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Friendship, food and culture: Nikki's New York weekend

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Friendship, food and culture: Nikki's New York weekend

Old Jan 28th, 2008, 08:04 AM
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Friendship, food and culture: Nikki's New York weekend

Every year I get together with some college friends for a weekend of friendship, food, and culture in New York. It started out in January for reasons of convenience, and that has worked out well because hotel rates are much more affordable this time of year. Only two of us would be staying in a hotel this year, and I spent the past few weeks checking hotel prices using www.quikbook.com. Several weeks ago I reserved a room at the Park South Hotel, where I have stayed a couple of times in the past. But last week, prices started dropping like a rock, and I found a $249 rate at my favorite hotel, Le Parker Meridien, that was just a little higher than the room we had already booked. When I checked the hotel’s website, I saw that there was a further 20% discount if one paid in advance, lowering the hotel’s rate to a terrific $199 per night plus tax.

I figured we were just a few days out from the trip and we had purchased theater tickets already, so we were definitely going. I don’t like to pre-pay hotel rooms, but this seemed safe enough. Tried to book the room on line. Got all the way through the process and pushed the button to complete the booking. Got a message that the system was down; call this number. I called, wanting to know whether my credit card had been charged. Explained the story to the guy who answered the phone. “It’s that kind of Monday,” he said. My credit card had not been charged. I asked if I could do the reservation by phone. Turns out the rate was not available on the phone, just on the internet. He wants to know if I want to book a room at $259. I don’t. “Keep trying,” he says. So I do. My husband figures the $199 rate will go away as soon as the system starts working again.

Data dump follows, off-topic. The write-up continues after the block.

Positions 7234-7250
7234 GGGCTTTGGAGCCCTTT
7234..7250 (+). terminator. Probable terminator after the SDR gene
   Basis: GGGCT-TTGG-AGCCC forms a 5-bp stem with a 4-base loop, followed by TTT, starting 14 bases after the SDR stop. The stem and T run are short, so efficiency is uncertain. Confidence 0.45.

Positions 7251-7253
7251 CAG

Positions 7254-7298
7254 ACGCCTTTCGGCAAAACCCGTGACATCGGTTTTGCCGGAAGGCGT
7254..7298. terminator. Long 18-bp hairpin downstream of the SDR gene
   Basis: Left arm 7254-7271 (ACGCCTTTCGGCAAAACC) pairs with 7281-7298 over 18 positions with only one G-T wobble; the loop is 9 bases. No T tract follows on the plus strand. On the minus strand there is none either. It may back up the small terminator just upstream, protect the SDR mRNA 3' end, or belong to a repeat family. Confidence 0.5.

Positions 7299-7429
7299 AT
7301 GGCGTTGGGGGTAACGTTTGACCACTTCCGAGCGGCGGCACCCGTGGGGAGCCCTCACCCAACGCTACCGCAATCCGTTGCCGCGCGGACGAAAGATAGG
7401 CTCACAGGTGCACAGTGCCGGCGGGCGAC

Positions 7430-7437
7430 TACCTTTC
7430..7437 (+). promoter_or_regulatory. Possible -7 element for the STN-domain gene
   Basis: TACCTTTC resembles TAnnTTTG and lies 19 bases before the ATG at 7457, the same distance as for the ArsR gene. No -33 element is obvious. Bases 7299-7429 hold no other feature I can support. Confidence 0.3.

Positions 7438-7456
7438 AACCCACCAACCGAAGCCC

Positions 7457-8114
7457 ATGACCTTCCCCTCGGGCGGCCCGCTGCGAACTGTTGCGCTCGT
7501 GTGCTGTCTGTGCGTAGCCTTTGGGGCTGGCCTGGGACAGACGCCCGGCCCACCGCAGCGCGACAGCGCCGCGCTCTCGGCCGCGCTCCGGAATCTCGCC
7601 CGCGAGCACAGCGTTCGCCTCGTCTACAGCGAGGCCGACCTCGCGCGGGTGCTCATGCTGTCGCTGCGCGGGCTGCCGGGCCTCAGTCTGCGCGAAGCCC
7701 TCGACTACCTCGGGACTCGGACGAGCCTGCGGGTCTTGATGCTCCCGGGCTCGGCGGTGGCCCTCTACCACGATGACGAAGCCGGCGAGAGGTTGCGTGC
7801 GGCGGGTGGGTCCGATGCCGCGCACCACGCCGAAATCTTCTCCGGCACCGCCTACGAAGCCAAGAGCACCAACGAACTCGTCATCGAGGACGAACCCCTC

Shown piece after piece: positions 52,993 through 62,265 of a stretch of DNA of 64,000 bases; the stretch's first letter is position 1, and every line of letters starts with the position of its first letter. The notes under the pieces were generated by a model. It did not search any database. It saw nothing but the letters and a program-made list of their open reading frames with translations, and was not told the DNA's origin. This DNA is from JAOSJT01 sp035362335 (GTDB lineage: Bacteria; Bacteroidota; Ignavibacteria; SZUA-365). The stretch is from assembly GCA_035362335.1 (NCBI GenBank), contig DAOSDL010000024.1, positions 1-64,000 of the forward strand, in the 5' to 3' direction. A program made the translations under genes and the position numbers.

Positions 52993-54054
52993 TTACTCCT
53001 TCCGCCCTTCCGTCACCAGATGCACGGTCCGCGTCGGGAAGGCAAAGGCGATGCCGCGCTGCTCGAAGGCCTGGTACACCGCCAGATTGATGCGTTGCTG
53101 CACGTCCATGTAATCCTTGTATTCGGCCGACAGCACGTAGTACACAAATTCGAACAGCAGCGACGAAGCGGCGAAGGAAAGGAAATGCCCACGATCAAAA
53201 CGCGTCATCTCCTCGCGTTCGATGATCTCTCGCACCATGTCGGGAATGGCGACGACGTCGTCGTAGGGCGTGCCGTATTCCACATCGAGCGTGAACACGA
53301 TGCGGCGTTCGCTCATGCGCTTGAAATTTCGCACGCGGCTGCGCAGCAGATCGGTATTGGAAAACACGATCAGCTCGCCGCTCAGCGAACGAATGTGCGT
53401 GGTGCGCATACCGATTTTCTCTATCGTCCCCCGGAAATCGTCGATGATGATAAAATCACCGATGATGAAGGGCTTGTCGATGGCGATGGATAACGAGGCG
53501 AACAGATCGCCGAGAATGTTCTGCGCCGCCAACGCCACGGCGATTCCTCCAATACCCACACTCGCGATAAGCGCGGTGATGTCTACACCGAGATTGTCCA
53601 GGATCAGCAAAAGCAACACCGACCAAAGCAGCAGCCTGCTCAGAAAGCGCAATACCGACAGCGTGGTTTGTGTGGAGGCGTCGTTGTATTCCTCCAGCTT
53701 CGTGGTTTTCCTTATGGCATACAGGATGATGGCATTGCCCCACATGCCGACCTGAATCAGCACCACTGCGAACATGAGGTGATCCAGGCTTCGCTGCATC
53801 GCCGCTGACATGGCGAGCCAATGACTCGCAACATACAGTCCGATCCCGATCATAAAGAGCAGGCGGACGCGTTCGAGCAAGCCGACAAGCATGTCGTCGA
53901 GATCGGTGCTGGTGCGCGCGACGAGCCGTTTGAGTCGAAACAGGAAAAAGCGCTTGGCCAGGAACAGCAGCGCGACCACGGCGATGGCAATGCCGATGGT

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Old Jan 28th, 2008, 08:12 AM
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Fortunately my husband is wrong. By noon Tuesday I have scored my room for $199 per night for two nights. Friday morning I drive from Massachusetts to Hartford, pick up my friend and drive on to New York. I have taken the train once or twice for these weekends, but I have found that it is less expensive to drive. Even when you figure in parking in the city. Even with the high cost of gas. Even when I am all alone.